Why Should You Care About Spinal Degeneration?
Spinal degeneration or osteoarthritis of the spine is becoming more prevalent today than ever before in the history of the human race. Some of the latest statistics show greater than 90% of people will develop significant spinal degeneration in their lifetime.
Are you at risk of developing spinal degeneration?
Spinal degeneration already effects:
- 96% of 80-year-olds (8)
- 85% of 50-year-olds (8)
- 37% of 20-year-olds (9)
- 9% of 10-year-olds (10)
And with the increasing usage of technologies (screen time), poor postures, and sedentary lifestyles, the percentage and severity of spinal degeneration are likely to continue to get worse.
According to WebMD, degenerative disc disease (spinal degeneration) can cause sharp or constant pain in the back and neck. The exact symptoms are dependent on the area affected and the severity of the condition.
In today’s day and age, people are no strangers to back pain. Worldwide, back pain is the single leading cause of disability, preventing many people from engaging in work as well as other everyday activities. (1).
Facts About Back Pain:
Back pain is one of the most common reasons for missed work. One-half of all working Americans admit to having back pain symptoms each year. (2)
Back pain accounts for more than 264 million lost workdays in one year—that’s two work days for every full-time worker in the country. (3)
Experts estimate that up to 80% of the population will experience back pain at some time in their lives. (4)
Back pain is the third most common reason for visits to the doctor’s office, behind skin disorders and osteoarthritis/joint disorders. (5)
Low-back pain costs Americans at least $50 billion in health care costs each year(6)—add in lost wages and decreased productivity, and that figure quickly rises to more than $100 billion. (7)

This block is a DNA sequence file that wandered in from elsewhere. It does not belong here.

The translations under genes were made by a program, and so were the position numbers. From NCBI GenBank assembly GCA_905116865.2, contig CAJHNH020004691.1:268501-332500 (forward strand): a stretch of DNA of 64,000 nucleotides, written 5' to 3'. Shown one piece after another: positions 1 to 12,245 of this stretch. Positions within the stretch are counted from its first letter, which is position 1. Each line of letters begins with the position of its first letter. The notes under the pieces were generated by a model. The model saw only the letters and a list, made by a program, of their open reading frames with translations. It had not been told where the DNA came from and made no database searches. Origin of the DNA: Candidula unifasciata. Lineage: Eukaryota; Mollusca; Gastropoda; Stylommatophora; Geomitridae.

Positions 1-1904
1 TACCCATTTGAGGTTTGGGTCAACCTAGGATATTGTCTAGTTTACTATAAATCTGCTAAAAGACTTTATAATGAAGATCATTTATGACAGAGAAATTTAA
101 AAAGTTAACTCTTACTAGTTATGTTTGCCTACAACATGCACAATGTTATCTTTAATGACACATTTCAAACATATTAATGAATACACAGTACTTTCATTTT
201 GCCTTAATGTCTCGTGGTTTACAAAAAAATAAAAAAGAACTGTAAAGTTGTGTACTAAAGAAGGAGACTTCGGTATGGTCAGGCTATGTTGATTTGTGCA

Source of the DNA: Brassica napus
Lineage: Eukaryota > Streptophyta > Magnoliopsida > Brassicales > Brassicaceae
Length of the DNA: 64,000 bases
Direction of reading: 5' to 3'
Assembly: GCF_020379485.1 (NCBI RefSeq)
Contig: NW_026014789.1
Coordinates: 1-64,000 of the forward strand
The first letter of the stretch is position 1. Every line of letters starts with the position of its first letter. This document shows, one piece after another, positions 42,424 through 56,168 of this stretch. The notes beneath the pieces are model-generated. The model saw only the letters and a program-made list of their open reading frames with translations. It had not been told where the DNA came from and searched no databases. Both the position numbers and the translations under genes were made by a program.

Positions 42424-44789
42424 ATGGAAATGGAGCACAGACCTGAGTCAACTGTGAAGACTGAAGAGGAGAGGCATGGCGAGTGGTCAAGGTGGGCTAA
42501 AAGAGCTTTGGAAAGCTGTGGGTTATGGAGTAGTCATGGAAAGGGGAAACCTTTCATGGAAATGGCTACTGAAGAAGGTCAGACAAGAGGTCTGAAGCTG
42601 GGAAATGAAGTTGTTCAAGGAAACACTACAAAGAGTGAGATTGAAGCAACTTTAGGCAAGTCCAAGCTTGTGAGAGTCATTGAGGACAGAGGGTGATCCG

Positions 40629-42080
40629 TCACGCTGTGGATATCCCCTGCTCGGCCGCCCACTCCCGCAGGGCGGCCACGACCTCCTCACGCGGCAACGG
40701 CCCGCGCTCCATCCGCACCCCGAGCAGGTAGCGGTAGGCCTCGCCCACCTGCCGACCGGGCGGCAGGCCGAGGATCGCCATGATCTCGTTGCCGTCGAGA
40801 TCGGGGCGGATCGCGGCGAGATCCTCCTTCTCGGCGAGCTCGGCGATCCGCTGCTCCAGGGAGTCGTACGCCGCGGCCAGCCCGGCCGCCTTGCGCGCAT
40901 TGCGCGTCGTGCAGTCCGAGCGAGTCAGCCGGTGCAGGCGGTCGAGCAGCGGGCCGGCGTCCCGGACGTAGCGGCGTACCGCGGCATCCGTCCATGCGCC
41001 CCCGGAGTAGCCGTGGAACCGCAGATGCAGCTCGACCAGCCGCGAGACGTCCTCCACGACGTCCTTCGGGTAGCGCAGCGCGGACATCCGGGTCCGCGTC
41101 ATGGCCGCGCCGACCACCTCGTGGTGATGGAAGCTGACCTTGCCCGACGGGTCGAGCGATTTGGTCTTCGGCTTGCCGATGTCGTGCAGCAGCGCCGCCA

Even if you’ve never experienced back or neck pain, you might want to start paying attention to the health of your spine because of the effect it has on the rest of the body!
Conditions That Have Been Correlated with Poor Health of the Spine:
Headaches, migraines, dizziness, fatigue, immune system function, vision problems, sinus problems, allergies, hoarseness, stiff neck, neck pain, coughing, pain in the upper arm, tennis elbow, wrist-hand-finger numbness, wrist-hand-finger pain, shortness of breath, difficulty breathing, asthma, heart conditions, chest pains, gallbladder conditions, blood pressure problems, liver conditions, skin conditions, stomach problems like indigestion, acid reflux, heartburn, gastritis, and ulcers, blood sugar issues, kidney conditions, gas pains, irritable bowel syndrome, constipation, diarrhea, sterility, bladder issues, menstrual problems, cramps, bedwetting, knee pain, sciatica, low back pain, difficult or painful urination, numbness in legs and feet, poor circulation in legs, swollen ankles, weak arches, leg cramps, cold feet, sacroiliac problems, pain in spine…And the list goes on. (11)
Bottom-line, if you don’t take care of your spine, it will degenerate and cause pain or other health issues! Start taking better care of your spine. You only get one!
Stay tuned for future blog posts on the topic of spinal hygiene and specific exercises you can start doing to maintain the health of your spine. In the meantime, visit www.HomeSpinalCare.com for more helpful tips on maintaining a healthy spine.
- Hoy D, March L, Brooks P, et al. The global burden of low back pain: estimates from the Global Burden of Disease 2010 study Annals of the Rheumatic Diseases Published Online First: 24 March 2014. doi: 10.1136/annrheumdis-2013-204428
- Vallfors B. Acute, Subacute, and Chronic Low Back Pain: Clinical Symptoms, Absenteeism, and Working Environment. Scan J Rehab Med Suppl 1985; 11: 1-98.
- The Hidden Impact of Musculoskeletal Disorders on Americans, United States Bone and Joint Initiative, 2018.
- Rubin Dl. Epidemiology and Risk Factors for Spine Pain. Neurol Clin. 2007; May;25(2):353-71.
- Sauver, JL et al. Why patients visit their doctors: Assessing the most prevalent conditions in a defined American population. Mayo Clinic Proceedings, Volume 88, Issue 1, 56–67.
- In Project Briefs: Back Pain Patient Outcomes Assessment Team (BOAT). In MEDTEP Update, Vol. 1 Issue 1, Agency for Health Care Policy and Research, Rockville, MD.
- Katz JN. Lumbar disc disorders and low-back pain: socioeconomic factors and consequences [review]. J Bone Joint Surg Am. 2006;88(suppl 2): 21-24.
- American Journal of Neuro Radiology 27 November 2014
- Chicago Institute of Neuro Surgery
- The Back Letter, 2004